Another thing, How much do you read? I wish I could read faster but at least I don’t follow the words with my finger anymore. I read books and digest them, often reading a section over again – I like to absorb the story and, the style of writing. I am always learning.
Another question: What is the most embarrassing thing that has happened to you in writing? My first school of architecture project, I wrote my design report and was called to the tutor to discuss. I went in and she was shocked and said. “Oh, you are English”. From that day forward I focused on improving my writing.
Thank you, Pete, both for enlightening us on authorial and Austinial matters, and for providing direct evidence of the humour/chaos mix that can be expected from your work!
Readers can follow Pete Adams on Facebook, Twitter and Goodreads.
Road Kill: The Duchess of Frisian Tun releases on Amazon today!
Check the following links to find my thoughts on Pete Adams’ Kind Hearts and Martinets series: Book 1, Cause and Effect; Book 2, Irony in the Soul, Book 3, A Barrow Boy’s Cadenza, Book 4, Ghost and Ragman Roll and Book 5, Merde and Mandarins.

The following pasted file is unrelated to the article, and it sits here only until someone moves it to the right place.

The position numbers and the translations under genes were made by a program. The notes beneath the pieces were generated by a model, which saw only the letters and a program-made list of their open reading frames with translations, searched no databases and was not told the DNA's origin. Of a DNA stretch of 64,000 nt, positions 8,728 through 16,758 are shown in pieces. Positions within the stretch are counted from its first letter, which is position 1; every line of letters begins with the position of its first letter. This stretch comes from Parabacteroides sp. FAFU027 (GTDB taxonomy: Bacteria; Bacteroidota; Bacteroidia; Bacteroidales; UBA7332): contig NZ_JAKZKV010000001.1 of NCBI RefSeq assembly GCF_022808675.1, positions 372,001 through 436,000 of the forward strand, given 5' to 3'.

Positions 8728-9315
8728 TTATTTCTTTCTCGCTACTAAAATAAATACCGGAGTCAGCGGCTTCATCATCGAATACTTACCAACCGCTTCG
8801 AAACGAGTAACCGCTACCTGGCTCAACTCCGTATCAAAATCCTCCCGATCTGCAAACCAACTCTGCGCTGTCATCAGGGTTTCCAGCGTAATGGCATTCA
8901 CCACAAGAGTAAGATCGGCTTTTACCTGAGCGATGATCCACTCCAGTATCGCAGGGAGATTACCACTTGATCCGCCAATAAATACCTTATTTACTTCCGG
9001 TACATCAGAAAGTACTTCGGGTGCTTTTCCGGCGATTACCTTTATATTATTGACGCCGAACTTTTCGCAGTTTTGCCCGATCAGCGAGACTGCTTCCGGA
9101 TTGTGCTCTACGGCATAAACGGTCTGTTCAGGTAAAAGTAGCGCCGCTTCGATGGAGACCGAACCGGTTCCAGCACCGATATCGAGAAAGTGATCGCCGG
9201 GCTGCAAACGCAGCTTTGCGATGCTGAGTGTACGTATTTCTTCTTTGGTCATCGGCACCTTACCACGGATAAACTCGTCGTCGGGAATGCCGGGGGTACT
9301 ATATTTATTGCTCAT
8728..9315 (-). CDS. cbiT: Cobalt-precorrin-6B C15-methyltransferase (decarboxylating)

And don’t forget to check out the other stops on the blog tour (details on the poster below) for more great reviews and content!
4 thoughts on “Blog Tour: Q&A with Pete Adams – Road Kill: The Duchess of Frisian Tun”
Thanks so much x
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Hi Steph – fanks sweet’art babes – I love your humour and your reviews – I wish you well and, a speedy recovery – book 3 of DaDa id written, the publisher is aware but I let you know I will dedicate it to you – writing the dedication now – I may leave the ‘sick note’ out – if this is no okay – please email me
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Aw fanks, Pete! I do hope you and your family are tolerably well? I would be honoured indeed to be associated with such illustrious works and you may call me by whichever permutation of my name best suits (although I dread to think what Jane would come up with for me!).